Michele's Blog

In 2015, millennials surpassed baby boomers as the largest generation population wise. In fact, more than one-third of America’s workforce are millennials. The expanding population makes millennials, widely accepted at those born between 1980 and 2000, a generation that is entering the real estate market and is here to stay. The characteristics of millennials and their outlook on home ownership, purchasing habits and the world in general are much different than baby boomers.

 

Let’s start with transportation. Public transit is something millennials are comfortable with and use frequently. A study by the National Association of Realtors and Portland State University found that millennials are more likely to have used public transit in the last 30 days than any other age group. You may assume that this is simply a result of median income, but millennials also prefer to live in attached housing and like to have shopping and restaurants within walking distance, coupled with short commutes to work. While public transit and connected communities are part of the preferences for millennials buyers, they will put good school districts above all else. According to a survey by realtor.com, millennials are “less likely than other generations to compromise on school districts when in house-hunting mode.”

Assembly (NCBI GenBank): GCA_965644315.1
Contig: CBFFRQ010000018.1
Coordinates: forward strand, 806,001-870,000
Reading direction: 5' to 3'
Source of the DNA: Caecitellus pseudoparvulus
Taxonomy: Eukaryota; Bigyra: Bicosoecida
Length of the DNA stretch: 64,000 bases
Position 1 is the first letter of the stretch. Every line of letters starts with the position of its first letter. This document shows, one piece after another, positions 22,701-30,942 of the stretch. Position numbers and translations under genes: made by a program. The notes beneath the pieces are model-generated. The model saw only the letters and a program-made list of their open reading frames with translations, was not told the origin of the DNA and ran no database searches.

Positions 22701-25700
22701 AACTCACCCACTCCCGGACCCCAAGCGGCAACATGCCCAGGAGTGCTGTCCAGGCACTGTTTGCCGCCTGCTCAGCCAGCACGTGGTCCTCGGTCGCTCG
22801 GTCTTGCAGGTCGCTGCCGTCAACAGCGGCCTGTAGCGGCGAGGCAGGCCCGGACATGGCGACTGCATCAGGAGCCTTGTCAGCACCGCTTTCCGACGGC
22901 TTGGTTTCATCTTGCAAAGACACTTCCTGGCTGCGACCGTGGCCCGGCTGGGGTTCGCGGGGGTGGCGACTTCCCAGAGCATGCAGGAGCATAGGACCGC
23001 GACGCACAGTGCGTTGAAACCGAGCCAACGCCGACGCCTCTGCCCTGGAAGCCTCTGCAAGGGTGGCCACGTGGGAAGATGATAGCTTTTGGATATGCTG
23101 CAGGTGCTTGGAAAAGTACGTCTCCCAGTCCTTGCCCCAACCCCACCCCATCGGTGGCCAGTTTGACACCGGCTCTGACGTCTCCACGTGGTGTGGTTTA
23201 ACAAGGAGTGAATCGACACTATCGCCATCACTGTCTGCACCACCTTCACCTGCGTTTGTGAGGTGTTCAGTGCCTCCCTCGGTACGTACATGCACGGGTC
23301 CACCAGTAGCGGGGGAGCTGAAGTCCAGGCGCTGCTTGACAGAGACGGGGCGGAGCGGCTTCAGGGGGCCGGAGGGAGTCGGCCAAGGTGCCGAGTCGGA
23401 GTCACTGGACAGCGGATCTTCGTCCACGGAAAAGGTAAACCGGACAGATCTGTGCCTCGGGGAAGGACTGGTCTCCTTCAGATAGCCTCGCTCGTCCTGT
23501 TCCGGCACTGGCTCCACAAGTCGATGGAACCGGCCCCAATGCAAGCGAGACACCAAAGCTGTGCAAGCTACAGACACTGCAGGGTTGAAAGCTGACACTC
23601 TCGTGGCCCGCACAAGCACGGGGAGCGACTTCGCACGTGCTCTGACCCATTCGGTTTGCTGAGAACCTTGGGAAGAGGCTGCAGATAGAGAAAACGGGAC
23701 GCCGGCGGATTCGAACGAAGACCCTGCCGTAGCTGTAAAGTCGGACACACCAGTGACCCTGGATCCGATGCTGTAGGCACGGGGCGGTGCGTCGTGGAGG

Millennials are already entering the home ownership realm, but research points to 2020 as the year that they have subtly targeted. An Urban Land Institute survey found that 70 percent of millennials who aren’t currently home owners have a personal goal to purchase by 2020. So what will they want when they decide to purchase? A big house. According to the National Association of Home Builders, millennial first-time home buyers prefer 2,375 square feet (four bedrooms) while baby boomers desired 1,879 square feet.

 

And how will they shop for it? Not at an open house. The 2015 National Association of Realtors Home Buyer and Seller Generational Trends study, found that Generation X relied on open houses while millennials relied on real estate agents, mobile device applications and search engines on the Internet.